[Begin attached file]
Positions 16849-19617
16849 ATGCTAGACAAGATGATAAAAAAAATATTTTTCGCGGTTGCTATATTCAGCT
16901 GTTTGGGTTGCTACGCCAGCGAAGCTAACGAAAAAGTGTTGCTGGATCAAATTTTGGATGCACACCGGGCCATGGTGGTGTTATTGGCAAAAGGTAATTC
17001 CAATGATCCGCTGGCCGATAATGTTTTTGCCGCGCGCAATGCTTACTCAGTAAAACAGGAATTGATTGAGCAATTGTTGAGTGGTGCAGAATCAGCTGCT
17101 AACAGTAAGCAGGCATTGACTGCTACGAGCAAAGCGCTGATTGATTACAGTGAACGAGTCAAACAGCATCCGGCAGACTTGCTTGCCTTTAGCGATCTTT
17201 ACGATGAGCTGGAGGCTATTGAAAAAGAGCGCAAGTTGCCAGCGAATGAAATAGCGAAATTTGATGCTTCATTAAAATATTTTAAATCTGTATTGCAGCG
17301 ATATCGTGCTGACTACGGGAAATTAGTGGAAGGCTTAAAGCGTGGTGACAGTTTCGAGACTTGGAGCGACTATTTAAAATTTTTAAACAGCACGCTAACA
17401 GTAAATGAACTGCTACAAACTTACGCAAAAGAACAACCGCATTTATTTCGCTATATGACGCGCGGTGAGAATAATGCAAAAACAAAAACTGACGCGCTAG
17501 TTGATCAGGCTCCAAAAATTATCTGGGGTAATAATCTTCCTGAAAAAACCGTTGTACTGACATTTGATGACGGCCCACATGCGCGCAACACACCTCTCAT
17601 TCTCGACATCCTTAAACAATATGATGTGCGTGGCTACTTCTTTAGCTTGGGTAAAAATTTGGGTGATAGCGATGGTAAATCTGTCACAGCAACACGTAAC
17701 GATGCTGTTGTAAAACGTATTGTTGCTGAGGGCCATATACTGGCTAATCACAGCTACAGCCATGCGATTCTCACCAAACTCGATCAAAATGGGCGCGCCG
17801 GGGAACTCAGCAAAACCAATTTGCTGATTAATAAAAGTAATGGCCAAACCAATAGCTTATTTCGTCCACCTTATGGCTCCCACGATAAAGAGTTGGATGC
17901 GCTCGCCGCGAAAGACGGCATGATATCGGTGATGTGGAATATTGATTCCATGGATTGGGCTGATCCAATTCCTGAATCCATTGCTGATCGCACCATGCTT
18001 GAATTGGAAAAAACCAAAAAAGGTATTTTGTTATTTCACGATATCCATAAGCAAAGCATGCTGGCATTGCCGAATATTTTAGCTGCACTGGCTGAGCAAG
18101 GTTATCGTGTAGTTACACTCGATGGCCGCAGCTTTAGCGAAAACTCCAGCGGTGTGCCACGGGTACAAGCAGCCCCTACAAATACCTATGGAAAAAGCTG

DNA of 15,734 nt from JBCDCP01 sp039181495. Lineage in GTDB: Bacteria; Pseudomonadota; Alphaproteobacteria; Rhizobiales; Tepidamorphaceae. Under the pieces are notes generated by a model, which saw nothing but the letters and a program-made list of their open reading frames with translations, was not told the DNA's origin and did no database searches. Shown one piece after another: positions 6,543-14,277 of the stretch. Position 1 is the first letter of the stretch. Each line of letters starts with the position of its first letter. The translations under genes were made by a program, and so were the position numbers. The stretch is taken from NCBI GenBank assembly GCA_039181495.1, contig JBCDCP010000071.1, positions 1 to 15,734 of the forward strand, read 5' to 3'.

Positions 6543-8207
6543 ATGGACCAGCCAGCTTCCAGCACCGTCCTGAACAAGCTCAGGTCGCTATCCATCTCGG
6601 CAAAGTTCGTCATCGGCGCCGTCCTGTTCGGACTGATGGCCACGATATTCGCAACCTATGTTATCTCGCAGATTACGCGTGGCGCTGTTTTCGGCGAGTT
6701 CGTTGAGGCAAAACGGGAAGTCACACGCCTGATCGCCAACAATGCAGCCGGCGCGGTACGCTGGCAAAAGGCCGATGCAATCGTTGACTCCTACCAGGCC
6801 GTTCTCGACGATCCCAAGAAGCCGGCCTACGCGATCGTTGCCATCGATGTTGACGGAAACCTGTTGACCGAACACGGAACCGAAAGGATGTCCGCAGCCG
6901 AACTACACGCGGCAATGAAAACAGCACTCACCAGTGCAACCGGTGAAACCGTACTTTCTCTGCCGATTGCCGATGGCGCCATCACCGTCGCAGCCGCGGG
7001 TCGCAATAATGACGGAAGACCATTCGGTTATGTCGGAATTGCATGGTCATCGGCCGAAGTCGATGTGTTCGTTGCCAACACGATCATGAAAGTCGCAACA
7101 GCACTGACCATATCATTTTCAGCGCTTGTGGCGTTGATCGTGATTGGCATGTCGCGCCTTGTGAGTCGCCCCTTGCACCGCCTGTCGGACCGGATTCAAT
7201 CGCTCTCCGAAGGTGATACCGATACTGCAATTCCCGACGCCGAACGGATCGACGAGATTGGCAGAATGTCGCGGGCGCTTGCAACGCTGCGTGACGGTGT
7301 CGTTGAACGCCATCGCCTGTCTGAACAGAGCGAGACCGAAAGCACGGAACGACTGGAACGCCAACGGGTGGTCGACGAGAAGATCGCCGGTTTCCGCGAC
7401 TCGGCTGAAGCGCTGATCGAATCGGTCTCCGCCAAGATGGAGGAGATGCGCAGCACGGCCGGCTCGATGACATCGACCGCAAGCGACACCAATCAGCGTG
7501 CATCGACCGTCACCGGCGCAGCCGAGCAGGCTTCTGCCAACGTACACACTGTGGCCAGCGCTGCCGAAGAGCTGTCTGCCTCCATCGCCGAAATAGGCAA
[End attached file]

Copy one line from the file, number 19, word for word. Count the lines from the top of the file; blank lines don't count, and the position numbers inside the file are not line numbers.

6601 CAAAGTTCGTCATCGGCGCCGTCCTGTTCGGACTGATGGCCACGATATTCGCAACCTATGTTATCTCGCAGATTACGCGTGGCGCTGTTTTCGGCGAGTT